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RF Modulator

Discussion in 'Miscellaneous Equipment' started by jimstick, Nov 4, 2010.

  1. Nov 4, 2010 #1 of 15
    jimstick

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    I had a Directv R10 hooked up through a splitter to two older SD tv's via RF. The picture quality was quite acceptable to me on both. I decided to upgrade the R10 to a HR20-700, which does not have RF output, so I bought an RF modulator and hooked it up to both TV's. The picture quality is now considerably worse on both TV's. I can hook one up to composite, and it's fine, but the other is in the bedroom 30' away. I tried checking all the connections, and even took the RF modulator back and bought another, and it's the same. It is a cheap phillips brand. I tried two different models of the same brand. Do you get what you pay for with these things, or am I expecting to much?
     
  2. Nov 4, 2010 #2 of 15
    fluffybear

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    Peachtree...
    The RF signal coming off many modulators was not designed to be split. You could try adding a distribution amp in the mix and see if that fixes things or maybe look at adding a second RF modulator (using the second set of composite outputs) specifically for the other TV.
    I had a similar set-up several years back and it did not matter if I was using a cheap $19.95 RF Modulator or $299 one.
     
  3. Nov 4, 2010 #3 of 15
    BattleZone

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    Those cheap "DVD" modulators have a very low signal output, as they are designed to feed a single TV with a very short run of cable. You do indeed need a small amp (5-7 db or so) to solve the problem.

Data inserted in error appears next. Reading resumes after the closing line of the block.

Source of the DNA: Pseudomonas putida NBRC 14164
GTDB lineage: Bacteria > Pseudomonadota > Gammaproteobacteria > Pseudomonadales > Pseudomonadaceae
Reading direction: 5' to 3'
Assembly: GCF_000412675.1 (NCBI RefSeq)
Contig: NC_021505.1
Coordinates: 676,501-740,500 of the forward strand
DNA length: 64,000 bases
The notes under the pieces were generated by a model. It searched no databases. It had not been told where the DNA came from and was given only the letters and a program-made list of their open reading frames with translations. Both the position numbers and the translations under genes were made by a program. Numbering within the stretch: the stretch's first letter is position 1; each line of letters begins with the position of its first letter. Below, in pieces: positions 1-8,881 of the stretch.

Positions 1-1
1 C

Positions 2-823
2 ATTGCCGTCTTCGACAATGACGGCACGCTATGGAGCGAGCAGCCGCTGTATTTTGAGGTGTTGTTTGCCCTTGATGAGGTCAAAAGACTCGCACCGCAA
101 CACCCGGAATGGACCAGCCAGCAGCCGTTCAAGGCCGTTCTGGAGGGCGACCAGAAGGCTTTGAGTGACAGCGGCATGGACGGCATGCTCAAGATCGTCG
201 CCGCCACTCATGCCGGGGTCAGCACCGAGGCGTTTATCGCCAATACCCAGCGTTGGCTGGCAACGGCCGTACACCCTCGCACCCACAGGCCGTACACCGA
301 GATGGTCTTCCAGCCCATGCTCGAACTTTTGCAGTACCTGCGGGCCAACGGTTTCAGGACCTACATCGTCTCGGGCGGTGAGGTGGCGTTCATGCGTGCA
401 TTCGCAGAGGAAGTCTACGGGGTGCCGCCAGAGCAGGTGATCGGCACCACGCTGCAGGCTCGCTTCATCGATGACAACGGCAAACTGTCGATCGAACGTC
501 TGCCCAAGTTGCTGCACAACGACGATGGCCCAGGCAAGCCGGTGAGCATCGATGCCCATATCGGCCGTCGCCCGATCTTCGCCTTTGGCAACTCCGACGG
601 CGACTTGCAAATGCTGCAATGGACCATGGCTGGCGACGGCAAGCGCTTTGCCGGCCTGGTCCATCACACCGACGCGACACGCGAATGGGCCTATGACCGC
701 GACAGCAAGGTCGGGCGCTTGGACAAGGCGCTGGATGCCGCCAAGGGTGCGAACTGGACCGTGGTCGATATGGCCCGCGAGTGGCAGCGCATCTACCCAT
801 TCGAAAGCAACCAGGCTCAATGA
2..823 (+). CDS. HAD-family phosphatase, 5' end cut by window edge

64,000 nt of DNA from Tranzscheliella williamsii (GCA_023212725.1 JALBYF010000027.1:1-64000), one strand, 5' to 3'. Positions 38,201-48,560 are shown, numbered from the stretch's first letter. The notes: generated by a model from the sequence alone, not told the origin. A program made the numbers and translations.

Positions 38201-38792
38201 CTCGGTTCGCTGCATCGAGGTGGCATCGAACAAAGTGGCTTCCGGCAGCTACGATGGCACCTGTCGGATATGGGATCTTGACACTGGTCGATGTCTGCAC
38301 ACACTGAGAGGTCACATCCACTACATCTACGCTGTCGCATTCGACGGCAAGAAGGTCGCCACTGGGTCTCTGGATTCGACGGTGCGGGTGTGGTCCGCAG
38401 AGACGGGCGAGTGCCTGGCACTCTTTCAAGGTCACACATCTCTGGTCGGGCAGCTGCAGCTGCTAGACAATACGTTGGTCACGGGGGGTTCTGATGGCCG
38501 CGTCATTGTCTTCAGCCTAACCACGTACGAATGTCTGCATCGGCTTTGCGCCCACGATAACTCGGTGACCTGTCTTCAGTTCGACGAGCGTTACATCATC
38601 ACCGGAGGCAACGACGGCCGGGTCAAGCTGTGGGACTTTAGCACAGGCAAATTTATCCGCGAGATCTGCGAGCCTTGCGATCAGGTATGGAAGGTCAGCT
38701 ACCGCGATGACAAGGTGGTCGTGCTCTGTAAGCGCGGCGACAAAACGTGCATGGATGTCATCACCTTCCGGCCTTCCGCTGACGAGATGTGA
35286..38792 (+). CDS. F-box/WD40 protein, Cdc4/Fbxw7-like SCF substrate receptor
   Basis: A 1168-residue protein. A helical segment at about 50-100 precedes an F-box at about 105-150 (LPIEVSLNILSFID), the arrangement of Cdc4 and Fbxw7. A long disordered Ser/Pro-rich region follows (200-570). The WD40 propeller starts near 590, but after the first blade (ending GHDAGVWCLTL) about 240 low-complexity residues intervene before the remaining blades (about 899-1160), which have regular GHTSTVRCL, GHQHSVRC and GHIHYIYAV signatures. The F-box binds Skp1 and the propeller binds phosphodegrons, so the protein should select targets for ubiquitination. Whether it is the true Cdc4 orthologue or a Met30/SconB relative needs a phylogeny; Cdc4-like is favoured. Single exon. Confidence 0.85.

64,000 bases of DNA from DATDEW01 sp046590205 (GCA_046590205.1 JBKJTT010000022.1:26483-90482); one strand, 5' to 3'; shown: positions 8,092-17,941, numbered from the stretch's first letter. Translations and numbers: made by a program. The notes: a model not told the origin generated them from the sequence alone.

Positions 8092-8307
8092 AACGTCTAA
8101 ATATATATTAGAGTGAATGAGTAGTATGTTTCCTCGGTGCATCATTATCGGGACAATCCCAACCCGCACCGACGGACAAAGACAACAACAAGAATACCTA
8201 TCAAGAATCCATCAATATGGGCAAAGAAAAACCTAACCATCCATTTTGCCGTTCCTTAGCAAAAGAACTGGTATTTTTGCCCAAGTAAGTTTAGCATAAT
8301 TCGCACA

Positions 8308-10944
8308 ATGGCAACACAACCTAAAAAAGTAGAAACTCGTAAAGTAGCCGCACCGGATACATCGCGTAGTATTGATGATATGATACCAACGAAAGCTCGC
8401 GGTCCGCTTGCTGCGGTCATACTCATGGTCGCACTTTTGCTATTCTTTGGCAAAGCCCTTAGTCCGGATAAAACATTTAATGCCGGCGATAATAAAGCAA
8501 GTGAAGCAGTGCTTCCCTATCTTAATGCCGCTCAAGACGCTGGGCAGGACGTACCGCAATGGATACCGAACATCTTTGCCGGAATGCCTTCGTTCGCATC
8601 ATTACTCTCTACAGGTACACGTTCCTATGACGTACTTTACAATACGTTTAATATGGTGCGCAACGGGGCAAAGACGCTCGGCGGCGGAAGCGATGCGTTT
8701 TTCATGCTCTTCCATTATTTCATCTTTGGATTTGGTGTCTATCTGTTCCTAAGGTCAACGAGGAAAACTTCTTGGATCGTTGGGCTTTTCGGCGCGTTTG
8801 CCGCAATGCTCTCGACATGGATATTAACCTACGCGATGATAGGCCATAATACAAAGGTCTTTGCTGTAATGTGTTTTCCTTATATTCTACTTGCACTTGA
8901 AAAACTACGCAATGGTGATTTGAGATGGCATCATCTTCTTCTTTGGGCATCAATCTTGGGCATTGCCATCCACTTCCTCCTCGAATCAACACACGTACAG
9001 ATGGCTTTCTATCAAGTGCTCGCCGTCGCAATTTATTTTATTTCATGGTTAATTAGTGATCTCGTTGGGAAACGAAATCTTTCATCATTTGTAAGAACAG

4. Nov 5, 2010 #4 of 15
    jimstick

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    Even with only one TV hooked up it is still not very good. It doesn't really seem much different than two. If I run it to the TV next to it, I get wavy lines in the picture, if I run it to the bedroom, there is some snow in the picture, but it is a long run of cable to there. I tried switching outputs from the HR20, and using another cable (composite and coax). Both modulators I tried had the same wavy lines and snowy picture. I will try an amp and see if that helps. Thanks.
     
  5. Nov 5, 2010 #5 of 15
    fluffybear

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    Peachtree...
    Do you have a gain adjustment on your modulator? If so, try adjusting it and see if your picture improves.

    Can you adjust the channel which the modulator outputs on? If so, you will want to find a channel where there is at least 2 or 3 channel separation on both sides (if at all possible). Additionally, avoid channel 37 is (or was the last time I looked) for Radio Astronomy and could cause some issues.
     
  6. Nov 5, 2010 #6 of 15
    fluffybear

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    Peachtree...
    It might help if we can have a little more information on your modulator. If the modulator has the ability for different inputs, which are you using.

    Also do you have any other devices connected to these TV's and if so, how?
     
  7. Nov 5, 2010 #7 of 15
    jimstick

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    I happened across a post in another thread that turned the light bulb on in the dark space I call my head that reminded me that a VCR is a wonderful RF modulator, so I hooked it up and VOILA! Perfect! Don't waste your money on an RF modulator if you have a VCR with composite inputs. It works SOOOOOO much better. I ran the composite from the HR20 to the VCR and the coax from there to my splitter, then out to both TV's and...amazing! No more wavy lines, no more snowy picture, I don't have to buy an amp, I just have to leave the VCR on and all is well. Took the RF modulators back to the store. Thanks everybody for your suggestions.